in possession, and the plaintiff may sue him at law, and obtain ade· quate and complete relief. He says:
"It [the Iowa statute] thus enlarges the powers of a court of equity, as exercised in the state courts; but the law of the state cannot control the proceedings in the federal courts, so as to do away with the force of the law of congress declaling that 'suits in eqUity shall not be sustained in either of the courts of the United States, in any case where a plain, adequate and complete remedy may be had at law,' or the constitutional right of parties in"an action at law to a trial by a jury." 138 U. S. 152, 11 Sup. Ct. 276.
m the case of Wehrman v. Conklin, 155 U. S. 314, 15 Sup. Ct. 129, the question was again considered by the supreme court of the United States. The cases were carefully and clearly reviewed in an opinion by Justice Brown, and the effect of them was stated to be that they "denied the power of the federal courts to afford relief under such statutes, where the complainant was not in possession of the lands." 155 U. S. 325, 15 Sup. Ct. 129. The same ruling has been made, for the same reasons, in regard to statutes that. have been passed in various states, authorizing the institution of suits by simple contract creditors to set aside fraudulent conveyances by their debtors. Scott v. Neely, 140 U. S. 106, 11 Sup. Ct. 712; Cates v. Allen, 149 U. S. 451, 13 Sup. Ct. 883, 977; Hollins v. Iron Co., 150 U. S. 371, 14 Sup. Ct. 127. It was pressed upon that court, with regard to both classes of statutes, that suits under them had been maintained; and, as to each, the reply of the court was that it was a defense that might be waived, and was waived if not made before decree, and that in the cases referred to it had been so waived: 150 U. S. 380, 14 Sup. Ct. 127. The questions presented by the pleadings and evidence in this have regard largely to the dates when defendants entered upon and occupied the lands in dispute, the extent and character of their possession, and their claim of title as arising therefrom. These are questions that are appropriately triable at law, and the defendants have a right, under the constitution and statutes of the United States, to demand that they shall be thus tried. They presented their demand in apt time, and have in no manner waived it. It follows that the causes must be dismissed, without prejudice, however, to the rights of complainants to assert, in actions at law, any title they may have to the lands.
SLOAN et a1. v. MITCHELL et at BOUND v. SOUTH CAROLINA RY. CO. (Circuit Court of Appeals, Fourth Circuit. No,ember 11, 1895.) No. 114.
PRACTICE-ALLOWANCE TO COUNSEL-ApPEAL.
An order making an allowance to counsel in a foreclosure suit, made after investigation by tlIe court with the aid of experts, should not be disturbed on an appeal taken by parties who had full opportunity to make objection to the order, but produced no evidence tending to indicate their own view of what the allowance should be.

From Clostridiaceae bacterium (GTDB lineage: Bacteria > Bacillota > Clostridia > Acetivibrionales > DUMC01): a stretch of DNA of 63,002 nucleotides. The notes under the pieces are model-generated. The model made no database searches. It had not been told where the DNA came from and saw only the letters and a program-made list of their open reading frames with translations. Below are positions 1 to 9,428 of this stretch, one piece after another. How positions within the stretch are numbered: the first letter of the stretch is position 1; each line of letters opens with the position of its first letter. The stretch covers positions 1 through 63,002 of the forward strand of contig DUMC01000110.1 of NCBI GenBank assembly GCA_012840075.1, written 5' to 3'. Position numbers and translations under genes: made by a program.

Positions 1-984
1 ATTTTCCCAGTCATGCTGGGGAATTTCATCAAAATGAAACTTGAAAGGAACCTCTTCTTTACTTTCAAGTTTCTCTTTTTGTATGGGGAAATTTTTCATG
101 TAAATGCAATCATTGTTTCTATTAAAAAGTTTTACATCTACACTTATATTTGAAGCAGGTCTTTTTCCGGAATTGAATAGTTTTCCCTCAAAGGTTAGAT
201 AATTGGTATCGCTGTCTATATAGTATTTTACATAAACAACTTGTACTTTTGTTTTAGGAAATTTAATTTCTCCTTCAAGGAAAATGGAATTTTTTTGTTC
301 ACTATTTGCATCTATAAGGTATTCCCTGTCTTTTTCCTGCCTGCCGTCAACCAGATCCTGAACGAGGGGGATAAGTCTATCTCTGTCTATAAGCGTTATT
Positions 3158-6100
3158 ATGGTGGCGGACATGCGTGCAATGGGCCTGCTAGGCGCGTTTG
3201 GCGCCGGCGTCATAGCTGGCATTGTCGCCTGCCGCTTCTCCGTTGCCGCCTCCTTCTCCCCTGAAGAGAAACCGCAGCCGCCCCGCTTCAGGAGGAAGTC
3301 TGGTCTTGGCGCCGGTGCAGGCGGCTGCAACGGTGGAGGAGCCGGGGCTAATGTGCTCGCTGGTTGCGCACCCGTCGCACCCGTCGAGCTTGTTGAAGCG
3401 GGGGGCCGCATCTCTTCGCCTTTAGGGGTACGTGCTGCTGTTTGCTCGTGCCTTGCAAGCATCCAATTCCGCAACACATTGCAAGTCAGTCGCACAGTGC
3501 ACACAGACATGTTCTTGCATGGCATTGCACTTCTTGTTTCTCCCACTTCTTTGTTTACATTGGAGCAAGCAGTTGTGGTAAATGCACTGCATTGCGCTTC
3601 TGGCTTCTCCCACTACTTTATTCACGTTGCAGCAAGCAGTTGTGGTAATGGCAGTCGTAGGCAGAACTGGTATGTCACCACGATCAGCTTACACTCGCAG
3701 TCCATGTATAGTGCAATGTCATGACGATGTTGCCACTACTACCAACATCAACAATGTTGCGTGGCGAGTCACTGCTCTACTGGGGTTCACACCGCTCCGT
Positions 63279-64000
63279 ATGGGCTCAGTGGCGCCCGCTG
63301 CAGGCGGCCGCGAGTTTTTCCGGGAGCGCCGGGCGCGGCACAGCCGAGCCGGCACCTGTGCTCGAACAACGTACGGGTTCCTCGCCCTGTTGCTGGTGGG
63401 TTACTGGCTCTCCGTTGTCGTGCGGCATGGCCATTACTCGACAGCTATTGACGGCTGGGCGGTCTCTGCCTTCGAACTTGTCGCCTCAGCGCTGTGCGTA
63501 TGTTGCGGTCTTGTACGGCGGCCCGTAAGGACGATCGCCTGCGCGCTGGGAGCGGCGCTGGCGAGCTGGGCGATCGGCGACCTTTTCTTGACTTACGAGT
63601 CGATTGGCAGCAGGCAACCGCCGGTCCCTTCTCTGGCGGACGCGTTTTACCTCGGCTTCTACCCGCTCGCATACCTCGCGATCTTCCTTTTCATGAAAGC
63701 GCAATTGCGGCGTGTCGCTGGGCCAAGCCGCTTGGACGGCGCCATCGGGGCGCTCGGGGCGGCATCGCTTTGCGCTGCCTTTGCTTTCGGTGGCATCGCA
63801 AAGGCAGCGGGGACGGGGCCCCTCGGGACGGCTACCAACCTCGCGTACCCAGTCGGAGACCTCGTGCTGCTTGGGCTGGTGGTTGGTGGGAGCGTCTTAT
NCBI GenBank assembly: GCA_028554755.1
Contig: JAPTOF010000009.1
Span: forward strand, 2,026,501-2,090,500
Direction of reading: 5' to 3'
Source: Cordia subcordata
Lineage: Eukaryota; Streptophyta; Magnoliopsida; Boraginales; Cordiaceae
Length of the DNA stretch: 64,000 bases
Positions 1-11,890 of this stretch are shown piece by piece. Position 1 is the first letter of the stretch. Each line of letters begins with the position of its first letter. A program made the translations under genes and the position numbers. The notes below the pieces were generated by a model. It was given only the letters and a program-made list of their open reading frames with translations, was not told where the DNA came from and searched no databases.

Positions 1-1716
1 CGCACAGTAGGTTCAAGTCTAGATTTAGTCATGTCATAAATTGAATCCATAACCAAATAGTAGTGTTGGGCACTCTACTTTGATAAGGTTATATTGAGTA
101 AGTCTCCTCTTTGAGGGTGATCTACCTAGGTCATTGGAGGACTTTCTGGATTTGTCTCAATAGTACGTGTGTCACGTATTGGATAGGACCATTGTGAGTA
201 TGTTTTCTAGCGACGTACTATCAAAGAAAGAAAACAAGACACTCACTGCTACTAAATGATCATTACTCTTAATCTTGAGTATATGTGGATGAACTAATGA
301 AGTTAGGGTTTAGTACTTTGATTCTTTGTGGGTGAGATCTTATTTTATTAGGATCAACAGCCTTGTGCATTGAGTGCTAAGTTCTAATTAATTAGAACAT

.Appeal :trom the Circuit Court of the United States for the Distllict of South Carolina. Samuel Lord, for appellants. J. P. K. Bryan, for appellees. Before GOFF, Circuit Judge, and HUGHES, District Judge. HUGHES, District Judge. The original complainant in the proceeding below, F. W. Bound, was the individual holder of second-mortgage bonds of the South Carolina Railroad Company. He made the trustees of the second mortgage and the trustees of the first mortgage, and an individual holder of bonds of the first mortgage, on which judgment had been obtained, parties defendant to the suit. His bill prayed the foreclosurE! of the mortgages and the settlement of the debts. of the railroad company according to their priorities. The trustees of the second mortgage, under which the complainant held bonds, challenged his right to bring and conduct this suit. But his right was sustained by the court below, and the suit went on to a conclusion there, under the control of the original complainant, and of his counsel, Mitchell & Smith. There was constant and active supervision of the property in its charge by the court, many and various vexed questions having been submitted and passed upon by the court, the litigation in support of the objects of the suit being conducted throughout by the counsel of the original complainant. At the close of proceedings in the suit, the court below made an allowance to these counsel of such an amount of compensation for their services in conducting the suit as it deemed just, proper, and adequate. If had sought and obtained the aid of experts in determining what the amount of this compensation should be. The persons and parties in interest who oppose this allowance, and who are appellants here, had had full opportunity to make objection, but produced no evidence tending to indicate their own view of what the allowance should be. Questions of this sort depend upon the special facts and circumstances of each particular case. Necessarily, they lie largely in the discretion of the judge dealing with them. We see no error in any ruling or order of the court below in these proceedings, and the record shows such facts and circumstances as justified the court below in making the allowances it did; there·· fore the decree complained of should not be interfered with. The decree of the court below must be affirmed.
ROSENBERG v. JETT et al. (Circuit Court, E. D. Arkansas, W. D. February 13, 1896.) 1.
HOMESTEAD-OF WIFE DISTINCT FROM HUSBAND.
During coverture, and while the husband and wife are living together, there can be no such thing as a separate homestead of the wife, distinct from that of the husband. . In order to justify a finding that material words, essentially altering the effect of the instrument, have been introduced into a certificate of